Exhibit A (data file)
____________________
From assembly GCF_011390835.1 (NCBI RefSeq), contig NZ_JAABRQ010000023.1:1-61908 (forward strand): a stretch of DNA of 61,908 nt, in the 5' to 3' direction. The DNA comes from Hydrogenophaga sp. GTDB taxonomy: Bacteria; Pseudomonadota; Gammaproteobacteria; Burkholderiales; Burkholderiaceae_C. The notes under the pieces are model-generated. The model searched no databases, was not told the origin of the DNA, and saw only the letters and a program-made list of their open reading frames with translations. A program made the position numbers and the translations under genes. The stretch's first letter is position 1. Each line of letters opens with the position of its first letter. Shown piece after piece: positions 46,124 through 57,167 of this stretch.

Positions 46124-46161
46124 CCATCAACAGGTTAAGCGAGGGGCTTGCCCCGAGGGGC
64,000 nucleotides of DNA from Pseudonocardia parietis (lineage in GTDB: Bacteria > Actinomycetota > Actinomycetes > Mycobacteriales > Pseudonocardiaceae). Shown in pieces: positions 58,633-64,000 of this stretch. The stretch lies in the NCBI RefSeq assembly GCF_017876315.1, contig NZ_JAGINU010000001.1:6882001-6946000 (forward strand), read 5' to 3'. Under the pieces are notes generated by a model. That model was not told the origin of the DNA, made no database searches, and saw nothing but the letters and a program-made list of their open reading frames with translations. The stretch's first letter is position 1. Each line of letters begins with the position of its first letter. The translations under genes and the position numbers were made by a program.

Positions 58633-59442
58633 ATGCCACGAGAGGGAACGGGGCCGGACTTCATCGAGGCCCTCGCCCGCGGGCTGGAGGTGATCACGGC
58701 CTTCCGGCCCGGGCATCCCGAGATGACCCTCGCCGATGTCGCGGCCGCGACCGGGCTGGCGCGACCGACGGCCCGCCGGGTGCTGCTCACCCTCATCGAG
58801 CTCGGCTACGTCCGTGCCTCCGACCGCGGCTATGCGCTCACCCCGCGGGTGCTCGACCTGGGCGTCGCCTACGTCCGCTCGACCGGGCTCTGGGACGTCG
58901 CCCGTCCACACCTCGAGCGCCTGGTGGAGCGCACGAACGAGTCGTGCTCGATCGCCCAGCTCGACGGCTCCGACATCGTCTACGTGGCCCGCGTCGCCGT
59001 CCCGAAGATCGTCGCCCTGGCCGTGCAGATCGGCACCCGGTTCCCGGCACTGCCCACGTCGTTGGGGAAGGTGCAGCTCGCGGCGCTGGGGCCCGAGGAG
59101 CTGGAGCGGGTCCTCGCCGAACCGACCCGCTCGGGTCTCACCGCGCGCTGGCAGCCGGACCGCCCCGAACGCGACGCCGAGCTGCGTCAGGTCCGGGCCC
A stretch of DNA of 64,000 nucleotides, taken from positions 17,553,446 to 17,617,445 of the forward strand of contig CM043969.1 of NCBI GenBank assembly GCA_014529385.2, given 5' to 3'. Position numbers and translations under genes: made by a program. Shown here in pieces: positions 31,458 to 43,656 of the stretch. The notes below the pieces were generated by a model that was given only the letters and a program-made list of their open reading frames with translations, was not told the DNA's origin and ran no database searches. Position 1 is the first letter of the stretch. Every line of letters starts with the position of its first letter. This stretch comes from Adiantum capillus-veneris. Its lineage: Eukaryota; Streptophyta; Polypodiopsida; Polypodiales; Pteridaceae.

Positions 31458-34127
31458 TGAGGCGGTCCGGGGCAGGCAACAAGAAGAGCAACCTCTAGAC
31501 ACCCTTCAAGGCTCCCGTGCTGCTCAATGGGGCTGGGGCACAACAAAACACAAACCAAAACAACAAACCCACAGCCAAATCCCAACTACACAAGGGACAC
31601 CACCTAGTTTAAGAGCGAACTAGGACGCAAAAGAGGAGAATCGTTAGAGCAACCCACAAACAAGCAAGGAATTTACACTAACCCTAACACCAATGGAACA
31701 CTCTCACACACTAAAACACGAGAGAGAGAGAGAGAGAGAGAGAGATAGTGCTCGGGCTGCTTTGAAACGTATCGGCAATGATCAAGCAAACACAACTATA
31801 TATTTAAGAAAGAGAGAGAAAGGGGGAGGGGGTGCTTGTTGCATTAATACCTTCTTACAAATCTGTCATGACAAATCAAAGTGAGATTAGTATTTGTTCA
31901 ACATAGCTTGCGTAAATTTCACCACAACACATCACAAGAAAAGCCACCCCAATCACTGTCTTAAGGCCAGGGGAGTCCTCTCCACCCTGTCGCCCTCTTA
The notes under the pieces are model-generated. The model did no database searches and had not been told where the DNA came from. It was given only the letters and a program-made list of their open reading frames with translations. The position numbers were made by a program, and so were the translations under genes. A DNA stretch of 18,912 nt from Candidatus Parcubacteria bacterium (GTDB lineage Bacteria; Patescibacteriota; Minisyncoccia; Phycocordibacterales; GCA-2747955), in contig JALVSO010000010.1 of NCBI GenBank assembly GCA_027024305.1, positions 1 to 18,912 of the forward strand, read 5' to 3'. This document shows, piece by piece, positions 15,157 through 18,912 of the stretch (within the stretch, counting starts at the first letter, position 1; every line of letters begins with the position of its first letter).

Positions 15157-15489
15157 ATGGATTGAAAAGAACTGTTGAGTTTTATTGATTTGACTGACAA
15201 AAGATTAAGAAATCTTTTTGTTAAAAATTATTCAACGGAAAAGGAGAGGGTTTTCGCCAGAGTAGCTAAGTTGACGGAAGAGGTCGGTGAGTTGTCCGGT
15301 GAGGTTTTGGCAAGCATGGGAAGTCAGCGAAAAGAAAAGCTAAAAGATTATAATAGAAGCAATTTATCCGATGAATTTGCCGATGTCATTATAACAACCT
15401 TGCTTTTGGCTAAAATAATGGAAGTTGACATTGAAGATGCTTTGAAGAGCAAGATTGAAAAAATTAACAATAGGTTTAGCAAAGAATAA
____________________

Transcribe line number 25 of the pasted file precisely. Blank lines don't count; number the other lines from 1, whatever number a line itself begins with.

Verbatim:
15401 TGCTTTTGGCTAAAATAATGGAAGTTGACATTGAAGATGCTTTGAAGAGCAAGATTGAAAAAATTAACAATAGGTTTAGCAAAGAATAA